This study was conducted with the support from the National Research Foundation of Korea (NRF) through the Global Frontier Program, the Basic Science Research Program, and the Korea Research Fellowship Program, all funded by the Korean government., and was published on September 24 of <Nature Communications>, a world-renowned journal.

Figure 1 Conceptual diagram of designing scale-free wave systems.

(Left) The human brain with the scale-free characteristics, which is the result of ‘slow biological evolution.’ (Middle) The deep learning artificial neural network that mimics the brain neural network in a software aspect. It also has characteristics of a scale-free network, which results from ‘fast numerical optimization.’ (Right) A scale-free wave system that is inversely engineered using neuromorphic software: deep-learning artificial neural networks. It can be applied to the realization of high-performance neuromorphic hardware mimicking a human brain.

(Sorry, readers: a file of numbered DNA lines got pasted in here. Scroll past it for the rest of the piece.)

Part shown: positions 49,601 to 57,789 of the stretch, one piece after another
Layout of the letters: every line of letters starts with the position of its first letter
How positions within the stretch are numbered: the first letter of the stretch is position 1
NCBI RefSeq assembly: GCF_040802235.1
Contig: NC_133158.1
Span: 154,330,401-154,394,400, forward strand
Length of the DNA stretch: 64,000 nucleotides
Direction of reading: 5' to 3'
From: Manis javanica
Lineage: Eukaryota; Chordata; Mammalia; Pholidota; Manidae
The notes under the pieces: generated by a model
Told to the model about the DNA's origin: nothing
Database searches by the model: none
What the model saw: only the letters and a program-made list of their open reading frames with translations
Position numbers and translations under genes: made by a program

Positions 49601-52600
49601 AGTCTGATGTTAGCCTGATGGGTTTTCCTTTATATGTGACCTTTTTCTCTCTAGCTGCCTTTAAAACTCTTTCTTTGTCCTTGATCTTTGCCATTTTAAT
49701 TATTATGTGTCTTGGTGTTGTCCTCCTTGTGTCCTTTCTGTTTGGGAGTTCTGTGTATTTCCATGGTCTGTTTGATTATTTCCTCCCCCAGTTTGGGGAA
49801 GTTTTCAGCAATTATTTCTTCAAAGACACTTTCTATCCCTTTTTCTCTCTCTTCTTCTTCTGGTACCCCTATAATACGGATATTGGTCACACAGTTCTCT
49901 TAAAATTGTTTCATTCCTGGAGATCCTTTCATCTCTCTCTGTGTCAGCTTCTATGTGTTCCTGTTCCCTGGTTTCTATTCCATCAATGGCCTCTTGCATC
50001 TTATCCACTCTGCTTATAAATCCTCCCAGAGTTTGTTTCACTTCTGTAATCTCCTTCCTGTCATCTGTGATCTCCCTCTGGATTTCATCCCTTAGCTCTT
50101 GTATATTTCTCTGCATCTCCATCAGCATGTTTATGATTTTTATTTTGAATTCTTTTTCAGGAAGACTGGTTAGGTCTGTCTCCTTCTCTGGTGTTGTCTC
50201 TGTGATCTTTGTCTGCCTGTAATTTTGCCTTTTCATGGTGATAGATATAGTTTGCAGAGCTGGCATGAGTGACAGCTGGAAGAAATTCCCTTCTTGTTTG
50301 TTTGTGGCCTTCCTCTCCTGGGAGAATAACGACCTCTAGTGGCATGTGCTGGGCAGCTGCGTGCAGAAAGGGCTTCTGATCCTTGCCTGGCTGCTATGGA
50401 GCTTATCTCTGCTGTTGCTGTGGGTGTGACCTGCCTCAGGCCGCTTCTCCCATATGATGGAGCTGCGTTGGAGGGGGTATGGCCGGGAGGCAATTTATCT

Figure 2 Characteristics of a scale-free wave system.

(left, top) The road network has equal importance for each connection. (right, top) Meanwhile, the airline network has a few hub airports that are much more important in comparison to other airports, making the network stronger against accidental accidents. The hub airports govern the operation of the entire system, resulting in the fragility of the network to the intended attack. (left, down) A typical disordered system. Most particles have "equal" sensitivity. (right, down) A scale-free wave system with “unequal” atomic sensitivity. Certain particles are more sensitive to errors, defects, or modulations. In this case, the system is robust to accidental defects and is fragile to intended modulation. To summarize, the neural network of our brain has unequal structural characteristics, and the medium mimicking the brain is very suitable for signal processing and learning functionalities.

For further information, please contact Prof. Namkyoo Park (